The rally that lifted crude oil prices by more than 25% from their January stalled as the International Energy Agency warned that there will be no return to the boom-time days for at least five years.
The watchdog, which monitors trends in the global energy market on behalf of consumer nations, said in a new report Tuesday that the market will exit its current glut “relatively swiftly” but warned that the rebalancing would be ” comparatively limited in scope.” As such, it said, prices will stabilize “substantially below the highs of the last three years.”
The central assumptions in the IEA’s new forecasts are for crude prices to average $55/bbl this year, rising to $62/bbl next year, but then only rising another $11/bbl to an average of in $73/bbl 2020.
Benchmark crude futures fell by over 1.5% in response to the report but later recovered some of their declines. By lunchtime in Europe Tuesday, they were down 66c at $52.21 a barrel.
The IEA’s new assumptions, if they pan out, will basically rip up the internal accounting of many of the world’s oil producers, and of the governments behind them that depend on their revenues. Many had assumed that the Organization of Petroleum Exporting Countries would always support prices at or around $100/bbl, until the cartel abruptly changed course in November, triggering a global price war in an effort to defend its market share.
Companies like BP Plc have tended to take their investment decisions on a basis of whether projects would make money at a price of $80/bbl. BP and many others have announced massive cuts in spending in recent weeks, cuts that analyst say will take a lot of the world’s more expensive oil off the market.
The IEA said two fundamental changes on both the supply and demand sides of the equation meant that “this time will be different.” On the supply side, it said it expects output from North American shale oil to continue growing, albeit at a slower rate than in recent years.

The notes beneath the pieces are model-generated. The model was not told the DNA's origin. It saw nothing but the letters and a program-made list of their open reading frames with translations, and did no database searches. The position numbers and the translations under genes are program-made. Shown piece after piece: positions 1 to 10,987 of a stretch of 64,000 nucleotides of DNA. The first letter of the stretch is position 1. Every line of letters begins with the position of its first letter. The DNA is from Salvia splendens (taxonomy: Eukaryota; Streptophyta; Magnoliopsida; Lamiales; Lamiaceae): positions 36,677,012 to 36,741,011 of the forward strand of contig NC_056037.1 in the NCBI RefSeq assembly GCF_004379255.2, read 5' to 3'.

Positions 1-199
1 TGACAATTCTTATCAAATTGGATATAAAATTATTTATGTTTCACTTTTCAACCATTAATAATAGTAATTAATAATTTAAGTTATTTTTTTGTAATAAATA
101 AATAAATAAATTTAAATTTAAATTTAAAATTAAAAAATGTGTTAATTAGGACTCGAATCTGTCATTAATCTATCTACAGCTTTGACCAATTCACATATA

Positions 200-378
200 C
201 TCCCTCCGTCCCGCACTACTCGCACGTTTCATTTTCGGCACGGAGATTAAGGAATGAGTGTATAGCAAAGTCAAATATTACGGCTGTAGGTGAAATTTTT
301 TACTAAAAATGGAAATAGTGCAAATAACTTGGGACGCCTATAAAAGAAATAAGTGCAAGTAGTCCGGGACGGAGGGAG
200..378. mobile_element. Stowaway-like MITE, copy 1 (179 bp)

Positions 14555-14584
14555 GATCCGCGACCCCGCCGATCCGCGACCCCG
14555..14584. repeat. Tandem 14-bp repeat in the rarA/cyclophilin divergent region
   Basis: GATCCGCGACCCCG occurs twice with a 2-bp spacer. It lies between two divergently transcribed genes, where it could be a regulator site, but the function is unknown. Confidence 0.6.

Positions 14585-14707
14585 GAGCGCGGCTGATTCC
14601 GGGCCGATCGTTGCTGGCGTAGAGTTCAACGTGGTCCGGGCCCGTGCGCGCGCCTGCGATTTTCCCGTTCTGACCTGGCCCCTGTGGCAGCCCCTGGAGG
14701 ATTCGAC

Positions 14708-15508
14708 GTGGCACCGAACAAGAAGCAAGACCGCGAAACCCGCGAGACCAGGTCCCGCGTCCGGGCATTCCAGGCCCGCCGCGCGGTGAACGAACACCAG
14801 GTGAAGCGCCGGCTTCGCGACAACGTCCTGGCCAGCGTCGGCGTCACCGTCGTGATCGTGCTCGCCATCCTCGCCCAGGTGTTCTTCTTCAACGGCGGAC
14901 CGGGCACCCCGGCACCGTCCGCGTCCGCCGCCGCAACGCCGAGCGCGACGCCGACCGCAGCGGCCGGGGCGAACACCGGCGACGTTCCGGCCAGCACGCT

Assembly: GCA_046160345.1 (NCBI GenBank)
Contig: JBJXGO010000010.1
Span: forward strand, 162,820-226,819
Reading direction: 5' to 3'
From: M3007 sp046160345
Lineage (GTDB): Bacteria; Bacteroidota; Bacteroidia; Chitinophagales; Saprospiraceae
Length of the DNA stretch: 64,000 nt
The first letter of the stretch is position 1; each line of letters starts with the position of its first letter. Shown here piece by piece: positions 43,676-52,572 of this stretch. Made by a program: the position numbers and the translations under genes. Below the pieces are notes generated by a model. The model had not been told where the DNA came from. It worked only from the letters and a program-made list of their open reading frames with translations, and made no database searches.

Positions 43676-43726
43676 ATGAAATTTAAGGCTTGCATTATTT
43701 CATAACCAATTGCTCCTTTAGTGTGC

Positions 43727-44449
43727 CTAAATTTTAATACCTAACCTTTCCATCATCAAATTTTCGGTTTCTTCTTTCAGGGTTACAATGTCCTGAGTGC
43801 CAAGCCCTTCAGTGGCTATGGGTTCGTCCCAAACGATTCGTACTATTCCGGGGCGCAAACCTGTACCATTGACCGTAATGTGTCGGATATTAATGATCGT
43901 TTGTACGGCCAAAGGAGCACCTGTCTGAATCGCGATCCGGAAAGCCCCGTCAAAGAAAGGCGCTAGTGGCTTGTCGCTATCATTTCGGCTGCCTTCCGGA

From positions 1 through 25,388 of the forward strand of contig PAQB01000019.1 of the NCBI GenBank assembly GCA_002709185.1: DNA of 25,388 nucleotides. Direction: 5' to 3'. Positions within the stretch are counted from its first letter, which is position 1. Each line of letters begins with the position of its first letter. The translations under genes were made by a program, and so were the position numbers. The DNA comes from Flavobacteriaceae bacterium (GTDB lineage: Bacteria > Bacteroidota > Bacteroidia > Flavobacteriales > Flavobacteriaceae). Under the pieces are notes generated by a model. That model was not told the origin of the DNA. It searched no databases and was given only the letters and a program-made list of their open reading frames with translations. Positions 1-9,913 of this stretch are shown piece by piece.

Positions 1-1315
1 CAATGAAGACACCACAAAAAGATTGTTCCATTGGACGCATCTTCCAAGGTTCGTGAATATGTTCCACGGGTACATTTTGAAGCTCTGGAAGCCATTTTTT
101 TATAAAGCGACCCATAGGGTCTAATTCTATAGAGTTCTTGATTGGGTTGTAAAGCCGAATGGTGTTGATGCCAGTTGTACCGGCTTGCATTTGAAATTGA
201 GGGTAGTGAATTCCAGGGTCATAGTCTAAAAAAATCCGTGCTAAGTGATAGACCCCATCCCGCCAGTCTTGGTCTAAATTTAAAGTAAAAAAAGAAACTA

One positive side effect of the expanded role of shale oil is that the IEA expects the volatility of oil prices to subside in the coming years, because the shale industry is uniquely well placed to react quickly to price signals.
One the demand side, the IEA said, there has been a profound structural slowdown in growth due to a number of factors that add up to one big one: the world economy just doesn’t need as much oil to generate the same amount of growth as it used to.
The biggest single factor behind that is the rise of renewable sources of energy, especially in Emerging Markets, which has accounted for almost of the incremental rise in global demand over the last 25 years.
“Renewables and natural gas are increasingly price-competitive against oil and coal in emerging markets and will continue to encroach – whether directly or indirectly – on oil consumption,” the IEA said, pointing in particular to China’s pressing need to cut air pollution and its “de-emphasis” of fuel-intensive manufacturing to generate growth.
By 2020, the IEA estimates the world will be burning an average of 99.05 million barrels a day, up from 92.4 million b/d last year. It expects countries outside OPEC to satisfy nearly half of that, and within OPEC, it expects Iraq–whose output hit a 25-year high of 3.7 million barrels a day last year–to raise its production still further.
By contrast, the IEA expects output from Russia, to fall by over 5% between now and 2020 due the combined effect of lower prices and sanctions, which it said will limit investment in the country’s oil sector.